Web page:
In the Space Where They Meet

In the Space Where They Meet



When I’m not avoiding the cafeteria at lunchtime, I’m in the far stall of the girls’ second-floor bathroom making diagrams and graphs and pie charts. My favorite are Venn diagrams. You know, the ones where there are two (sometimes more) circles and they cross over for a certain amount of space and that space means something important?

In that overlap is where the things—where the intangibles meet the tangible circles—are the answers to questions. The reasons things happen. I like making those.

Trying to figure out answers and things.

Things like the number of times I cheated on a test versus the number of times I was cheated off of; maybe they cancel each other out. Girls in school who’d say they like Christina Aguilera and girls in school who say they like Britney. I made a third circle for Destiny’s Child and that circle only overlapped with the others the tiniest amount. The girls in school who don’t know I exist versus those who just know my name versus Yeah, I’ve seen you around. The middle of that one was “me maybe not invisible.” Etc., etc., etc.

The soap in the school bathrooms is this powdery stuff you have to push up on this metal contraption to get out. I’ve never seen it anywhere but in a school. I tasted it once—Leanne Powers and her posse said I dissed her mom and so made me eat the soap. I didn’t diss her mother. I said, “Yeah, your mom,” which I’d heard on SNL and from kids in school and I was just trying it out. The soap was gritty on my tongue but dissolved quickly, leaving behind the taste of roses and rubbing alcohol. It’s good, I told Leanne and Brianne and Rebecca. And then I took more into my palm, push, push, push, and licked it real slow. Gross, they said, and walked out. I counted to ten before I threw up.

That was the first day of the school year and I knew it wasn’t going to get better from there.

After that Tuesday, they left me alone, but I often caught them looking over their shoulders and pointing at me. I made more Venn diagrams in the weeks that followed. Kids who had parents killed in the Twin Towers versus parents who escaped. Parents who were gone versus those who exist in some real way; that was an interesting one because I hadn’t defined what “gone” meant.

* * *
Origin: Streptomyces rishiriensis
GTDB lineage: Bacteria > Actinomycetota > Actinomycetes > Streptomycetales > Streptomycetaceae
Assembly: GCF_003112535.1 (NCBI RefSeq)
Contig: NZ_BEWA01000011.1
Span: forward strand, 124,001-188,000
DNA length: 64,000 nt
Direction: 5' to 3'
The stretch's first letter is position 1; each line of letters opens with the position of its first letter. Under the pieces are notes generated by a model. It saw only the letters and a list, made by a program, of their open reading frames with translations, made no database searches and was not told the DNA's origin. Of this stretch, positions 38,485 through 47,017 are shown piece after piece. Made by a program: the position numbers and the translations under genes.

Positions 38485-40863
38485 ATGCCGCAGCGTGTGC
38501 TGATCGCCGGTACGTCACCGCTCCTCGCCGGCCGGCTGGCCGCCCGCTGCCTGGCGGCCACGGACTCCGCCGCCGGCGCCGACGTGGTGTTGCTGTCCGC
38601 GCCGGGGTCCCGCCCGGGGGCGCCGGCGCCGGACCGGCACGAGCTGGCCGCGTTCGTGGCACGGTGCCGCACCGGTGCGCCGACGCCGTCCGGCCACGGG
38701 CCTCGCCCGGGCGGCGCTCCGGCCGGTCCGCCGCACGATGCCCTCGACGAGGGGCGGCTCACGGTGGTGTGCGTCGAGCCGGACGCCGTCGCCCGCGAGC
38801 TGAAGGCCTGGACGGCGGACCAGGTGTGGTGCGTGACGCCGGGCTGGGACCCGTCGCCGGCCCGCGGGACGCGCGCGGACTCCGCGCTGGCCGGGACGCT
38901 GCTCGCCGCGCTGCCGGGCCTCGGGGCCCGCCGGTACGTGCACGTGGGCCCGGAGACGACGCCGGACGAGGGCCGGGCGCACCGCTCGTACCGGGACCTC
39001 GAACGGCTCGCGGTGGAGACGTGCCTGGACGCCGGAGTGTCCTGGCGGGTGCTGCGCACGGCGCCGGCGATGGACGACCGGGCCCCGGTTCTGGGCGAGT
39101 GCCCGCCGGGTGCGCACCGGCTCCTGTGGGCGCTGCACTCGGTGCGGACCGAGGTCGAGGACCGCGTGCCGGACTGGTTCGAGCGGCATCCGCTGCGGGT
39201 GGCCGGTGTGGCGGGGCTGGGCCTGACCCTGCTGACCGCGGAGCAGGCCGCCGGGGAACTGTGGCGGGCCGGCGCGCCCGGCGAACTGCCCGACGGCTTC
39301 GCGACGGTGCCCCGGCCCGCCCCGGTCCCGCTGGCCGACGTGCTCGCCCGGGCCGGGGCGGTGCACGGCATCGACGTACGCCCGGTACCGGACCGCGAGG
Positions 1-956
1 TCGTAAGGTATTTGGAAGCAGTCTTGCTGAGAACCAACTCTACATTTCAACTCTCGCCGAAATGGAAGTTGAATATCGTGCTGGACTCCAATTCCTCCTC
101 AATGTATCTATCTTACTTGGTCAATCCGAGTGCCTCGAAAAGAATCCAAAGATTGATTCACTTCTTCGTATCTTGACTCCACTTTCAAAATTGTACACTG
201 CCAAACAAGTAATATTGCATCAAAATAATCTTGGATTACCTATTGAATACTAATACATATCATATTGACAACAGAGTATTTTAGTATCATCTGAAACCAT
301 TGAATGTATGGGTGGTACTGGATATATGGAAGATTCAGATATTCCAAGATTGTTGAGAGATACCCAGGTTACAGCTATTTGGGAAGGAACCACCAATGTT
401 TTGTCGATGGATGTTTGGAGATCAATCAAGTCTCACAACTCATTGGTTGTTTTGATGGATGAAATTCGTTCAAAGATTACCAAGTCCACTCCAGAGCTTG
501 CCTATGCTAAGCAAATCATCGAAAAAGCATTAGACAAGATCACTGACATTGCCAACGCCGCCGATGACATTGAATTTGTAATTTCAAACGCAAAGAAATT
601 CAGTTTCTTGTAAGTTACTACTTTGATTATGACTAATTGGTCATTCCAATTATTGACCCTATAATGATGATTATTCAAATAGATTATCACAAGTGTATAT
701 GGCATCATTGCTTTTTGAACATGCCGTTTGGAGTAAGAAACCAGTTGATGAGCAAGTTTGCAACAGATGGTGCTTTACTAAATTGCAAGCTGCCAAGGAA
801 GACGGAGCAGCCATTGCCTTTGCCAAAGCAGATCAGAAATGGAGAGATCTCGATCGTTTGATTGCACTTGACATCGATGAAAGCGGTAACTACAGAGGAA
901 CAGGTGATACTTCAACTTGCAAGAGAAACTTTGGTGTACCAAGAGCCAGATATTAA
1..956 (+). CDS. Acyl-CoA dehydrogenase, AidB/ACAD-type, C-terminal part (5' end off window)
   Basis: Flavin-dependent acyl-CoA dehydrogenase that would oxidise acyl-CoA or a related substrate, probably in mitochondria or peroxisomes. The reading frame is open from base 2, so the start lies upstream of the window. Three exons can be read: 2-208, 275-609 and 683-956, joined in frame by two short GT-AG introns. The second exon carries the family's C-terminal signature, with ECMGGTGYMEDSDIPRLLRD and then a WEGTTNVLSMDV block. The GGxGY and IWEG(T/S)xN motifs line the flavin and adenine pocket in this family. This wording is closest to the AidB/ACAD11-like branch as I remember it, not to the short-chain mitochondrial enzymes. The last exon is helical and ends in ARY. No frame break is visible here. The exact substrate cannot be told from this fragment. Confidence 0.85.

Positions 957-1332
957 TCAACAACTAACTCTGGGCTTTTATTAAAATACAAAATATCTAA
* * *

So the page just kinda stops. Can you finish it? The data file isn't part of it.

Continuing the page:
I moved in with my father; my parents had been divorced since I was three. My father lived outside the school district lines by .48 miles. They set it up so I’d stay in the same school. They told me I was lucky.

And under the stained glass–like light that hung above the kitchen table, I marched my socked feet on the sticky floor so I could hear the ssssssssssssuccccck of the ghost of something sticky. I sat at that table until late in the night, long after my dad came home from his job at Lowe’s. And in the night I diagrammed: amount of paper that could fly out a window versus float versus paper used by the printer everyone gets to use in the school library. Missing person signs with smiling faces versus not smiling faces and the space in the intersection was missing persons in front of Christmas trees.

I kind of know these intersections don’t mean anything. They aren’t measuring anything.

A big one: the time it takes for a man to fall a hundred stories versus the time it takes to sharpen a pencil. In that intersection I wrote: The time it took for me to understand. So, you see, it didn’t take long for the paper in front of me to explain things. No wings ever appeared and the pencil was so sharp; I pushed it against the soft skin of my neck until I felt the tiny puncture and I felt all the air go out of me. The wound was so small you wouldn’t even know it was there.

I used to use a protractor but realized there was quite a margin for error with the circles, so I got a compass. One of those metal things that holds a pencil and has a really sharp edge you place in the middle. You turn, turn, turn, and the pencil makes a perfect circle. A compass punctures skin faster than a number-two pencil, you should know.

A compass can be so many things. Also: a navigational compass, a moral compass. Maybe my mom needed a compass to see which way was up.

Circles are so perfect. You can predict what will happen in a circle. Radius, circumference: a pie a moon a sun a face the iris of an eye a wheel an orange the turbine engine of a plane.

My diagrams are where geometry and life meet and I don’t care if I’m doing them right or not. Anyway, that’s what I tell my teacher when she finds one mistakenly stuck to a ditto I handed in for homework. She just smiles all lopsided, hands it back with my C+ essay about The Tempest, and says nice work. She puts her hand on my shoulder and I think her eyes tear up a little, but it’s hard to tell because she wears these thick, wide-rimmed glasses. The diagram that got stuck was this one:


Jennifer Fliss is a Seattle-based writer. Her work has appeared in PANK, Hobart, The Rumpus, Gigantic Sequins, and elsewhere, and she is the current Pen Parentis fellow. She can be found on Twitter at @writesforlife or via her website,

Illustration by Carson McNamara.

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